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    Default Defibrillator/Pacer Hiker Experiences?

    Hello all. Is there someone you may know of, perhaps yourself, who has thru-hiked the AT (or attempted to) who had a subcutaneous defibrillator/pacer? I am 58. I know everyone will say "get your doctor's approval" which I plan on of course. I am under no delusions about the arduous nature of traipsing from Georgia to Maine with a backpack since I've done sectioning before. Any comments, experiences, and/or advice would be welcome and appreciated. Thanks!

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    Default Defibrillator/Pacer Hiker Experiences?

    More so than the strenuous nature, I would be more concerned about access to appropriate medical facilities. You may end up having to be transported hours from a rural facility to one equipped to handle cardiac emergencies. You would also have to work out the logistics concerning your prescription meds.

  3. #3

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    I'm training with someone with a pacemaker, no defibrillator but 100% paced, and I'm having trouble keeping up sometimes, and I'm known as a fast walker. Based on my paramedic brother's experiences the defibrillator part would be what concerns me, but I don't know your situation or acceptable risk level. I would definitely recommend talking to your doctor and getting a full checkup on the pacemaker before you go, as close to departure date as you can. If you're with someone throughout the hike I would be sure to let them know you have a pacemaker. You don't want to wake up in the middle of an MRI having your pacemaker ripping out of your chest or anything like that.

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    How did your section hikes go?
    Has your defib. ever gone off?
    "Chainsaw" GA-ME 2011

  5. #5

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    Quote Originally Posted by Airmed802 View Post
    More so than the strenuous nature, I would be more concerned about access to appropriate medical facilities. You may end up having to be transported hours from a rural facility to one equipped to handle cardiac emergencies. You would also have to work out the logistics concerning your prescription meds.
    A very good point re: drug logistics, and one I've often contemplated. If you ask me, the entire enterprise would be a logistics nightmare. One of my best friends thru-hiked in '75 and he attests to that! Thankfully, my heart is stronger than it would seem with my "equipment". I've climbed Brasstown Bald (GA) without difficulty (sans pack). I would require some physical therapy for strength purposes I figure. My doctors have called me a walking miracle considering what I went through, 14 years ago. I would certainly attempt a thru-hike at a leisurely pace to say the least, in any case. Thanks for some very valid points!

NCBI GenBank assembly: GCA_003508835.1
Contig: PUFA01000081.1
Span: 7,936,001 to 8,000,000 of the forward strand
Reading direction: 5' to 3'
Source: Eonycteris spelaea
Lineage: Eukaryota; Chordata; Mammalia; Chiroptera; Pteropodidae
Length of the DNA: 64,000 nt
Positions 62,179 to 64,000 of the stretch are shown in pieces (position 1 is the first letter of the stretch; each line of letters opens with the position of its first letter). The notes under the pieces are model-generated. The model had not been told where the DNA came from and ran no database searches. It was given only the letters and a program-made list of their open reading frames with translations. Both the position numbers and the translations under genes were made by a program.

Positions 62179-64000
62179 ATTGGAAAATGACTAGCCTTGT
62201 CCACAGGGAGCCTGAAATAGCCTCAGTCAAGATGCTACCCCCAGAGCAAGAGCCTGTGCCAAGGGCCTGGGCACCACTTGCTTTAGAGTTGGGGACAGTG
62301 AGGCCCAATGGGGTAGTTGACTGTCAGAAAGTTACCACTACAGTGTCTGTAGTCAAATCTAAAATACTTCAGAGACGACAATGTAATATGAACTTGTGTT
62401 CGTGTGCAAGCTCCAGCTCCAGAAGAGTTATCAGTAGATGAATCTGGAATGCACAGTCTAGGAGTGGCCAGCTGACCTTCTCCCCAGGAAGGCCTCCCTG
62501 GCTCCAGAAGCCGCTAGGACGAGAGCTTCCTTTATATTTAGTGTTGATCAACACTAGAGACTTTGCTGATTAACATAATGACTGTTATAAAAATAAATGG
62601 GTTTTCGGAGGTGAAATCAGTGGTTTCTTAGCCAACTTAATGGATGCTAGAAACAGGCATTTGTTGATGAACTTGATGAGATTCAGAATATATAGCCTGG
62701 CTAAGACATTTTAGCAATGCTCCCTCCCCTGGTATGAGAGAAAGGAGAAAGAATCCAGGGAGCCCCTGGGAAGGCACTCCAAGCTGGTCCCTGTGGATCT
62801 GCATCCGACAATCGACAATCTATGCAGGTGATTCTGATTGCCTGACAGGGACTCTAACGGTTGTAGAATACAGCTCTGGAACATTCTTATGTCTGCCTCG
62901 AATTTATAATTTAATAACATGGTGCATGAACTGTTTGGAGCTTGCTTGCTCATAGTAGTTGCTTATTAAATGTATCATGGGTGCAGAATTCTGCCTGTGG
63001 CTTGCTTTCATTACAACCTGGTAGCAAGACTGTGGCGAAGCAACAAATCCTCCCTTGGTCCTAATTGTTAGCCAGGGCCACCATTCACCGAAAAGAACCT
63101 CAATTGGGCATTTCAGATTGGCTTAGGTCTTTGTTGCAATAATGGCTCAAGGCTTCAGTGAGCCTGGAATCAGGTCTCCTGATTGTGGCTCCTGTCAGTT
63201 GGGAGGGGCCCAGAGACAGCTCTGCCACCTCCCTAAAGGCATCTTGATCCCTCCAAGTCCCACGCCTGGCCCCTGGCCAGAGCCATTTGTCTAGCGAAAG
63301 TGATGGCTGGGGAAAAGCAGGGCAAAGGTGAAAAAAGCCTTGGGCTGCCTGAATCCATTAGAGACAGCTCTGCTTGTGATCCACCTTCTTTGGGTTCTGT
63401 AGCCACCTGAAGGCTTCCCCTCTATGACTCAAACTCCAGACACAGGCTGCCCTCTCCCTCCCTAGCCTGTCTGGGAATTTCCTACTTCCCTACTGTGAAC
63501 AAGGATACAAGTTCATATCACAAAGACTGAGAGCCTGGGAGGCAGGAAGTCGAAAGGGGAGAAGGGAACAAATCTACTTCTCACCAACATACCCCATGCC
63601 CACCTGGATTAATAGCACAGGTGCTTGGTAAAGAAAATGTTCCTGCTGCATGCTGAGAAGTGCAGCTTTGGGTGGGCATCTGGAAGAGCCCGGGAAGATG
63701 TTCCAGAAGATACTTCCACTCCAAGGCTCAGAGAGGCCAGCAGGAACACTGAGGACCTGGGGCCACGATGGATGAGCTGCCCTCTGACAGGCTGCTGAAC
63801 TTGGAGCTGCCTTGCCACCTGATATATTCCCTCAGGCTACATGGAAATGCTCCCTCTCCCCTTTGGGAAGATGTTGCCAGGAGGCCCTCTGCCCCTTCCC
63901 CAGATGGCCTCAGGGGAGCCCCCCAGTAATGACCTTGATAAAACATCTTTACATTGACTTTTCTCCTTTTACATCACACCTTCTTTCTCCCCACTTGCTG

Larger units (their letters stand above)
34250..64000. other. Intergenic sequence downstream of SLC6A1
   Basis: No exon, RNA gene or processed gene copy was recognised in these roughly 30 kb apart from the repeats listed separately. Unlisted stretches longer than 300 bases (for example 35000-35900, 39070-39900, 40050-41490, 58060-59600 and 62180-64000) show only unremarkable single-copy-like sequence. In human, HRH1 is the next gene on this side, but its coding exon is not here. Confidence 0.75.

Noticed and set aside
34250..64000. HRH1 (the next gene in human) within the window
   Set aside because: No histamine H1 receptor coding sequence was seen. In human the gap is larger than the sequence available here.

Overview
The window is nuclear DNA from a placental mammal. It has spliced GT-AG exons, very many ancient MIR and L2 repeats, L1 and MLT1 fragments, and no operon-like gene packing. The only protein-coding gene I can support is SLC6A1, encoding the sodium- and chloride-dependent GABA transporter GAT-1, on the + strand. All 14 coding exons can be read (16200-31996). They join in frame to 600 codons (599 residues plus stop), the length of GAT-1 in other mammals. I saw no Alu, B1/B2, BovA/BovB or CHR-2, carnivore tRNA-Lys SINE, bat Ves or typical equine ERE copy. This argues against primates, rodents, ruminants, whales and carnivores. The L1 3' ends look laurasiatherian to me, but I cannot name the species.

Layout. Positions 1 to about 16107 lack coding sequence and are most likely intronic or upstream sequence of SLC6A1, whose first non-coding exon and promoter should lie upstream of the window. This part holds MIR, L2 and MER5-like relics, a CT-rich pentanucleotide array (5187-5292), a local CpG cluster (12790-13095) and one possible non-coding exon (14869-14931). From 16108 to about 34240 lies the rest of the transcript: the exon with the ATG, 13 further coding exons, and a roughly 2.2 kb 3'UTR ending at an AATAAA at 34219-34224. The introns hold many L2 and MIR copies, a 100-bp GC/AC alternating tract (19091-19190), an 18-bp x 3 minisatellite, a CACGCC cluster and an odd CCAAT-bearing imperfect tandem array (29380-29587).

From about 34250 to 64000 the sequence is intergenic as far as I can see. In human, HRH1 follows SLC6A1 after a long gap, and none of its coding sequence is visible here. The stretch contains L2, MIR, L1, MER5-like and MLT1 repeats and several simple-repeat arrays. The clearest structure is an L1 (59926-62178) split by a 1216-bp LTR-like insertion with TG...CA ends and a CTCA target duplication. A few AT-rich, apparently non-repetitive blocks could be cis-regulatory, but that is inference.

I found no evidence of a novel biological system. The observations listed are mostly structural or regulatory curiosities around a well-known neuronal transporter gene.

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    I have a friend with an implanted defib who cycles and was surprised at how low they were going to set the beats per minute threshhold that would trigger the shock. He had to get special permission from his cardiologist and insurance company to have the setting adjusted to higher than the average so the thing wouldn't zap him when he was sprinting.

    I don't know if you could push yourself that hard while hiking, but you'd probably want to know at what point the thing would go off.

  7. #7

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    Quote Originally Posted by Mr. Bumpy View Post
    I have a friend with an implanted defib who cycles and was surprised at how low they were going to set the beats per minute threshhold that would trigger the shock. He had to get special permission from his cardiologist and insurance company to have the setting adjusted to higher than the average so the thing wouldn't zap him when he was sprinting.

    I don't know if you could push yourself that hard while hiking, but you'd probably want to know at what point the thing would go off.

    I literally "ran" into that same problem with the first pacer I received in 2000. One out of every ten jogs gave me a Muhammad Ali punch in the chest. I complained, naturally, and they sped up my heart rate artificially to a point. Eight years later with the battery fading I was given the new model which could do everything except whistle Dixie. The Medtronic Techie told me the older models mis-interpreted the data it received, thinking the extra beats were tachicardia (a rapid and deadly heart beat). The newer model took exercise into consideration and I haven't had an exertion based "bang" since 2008.

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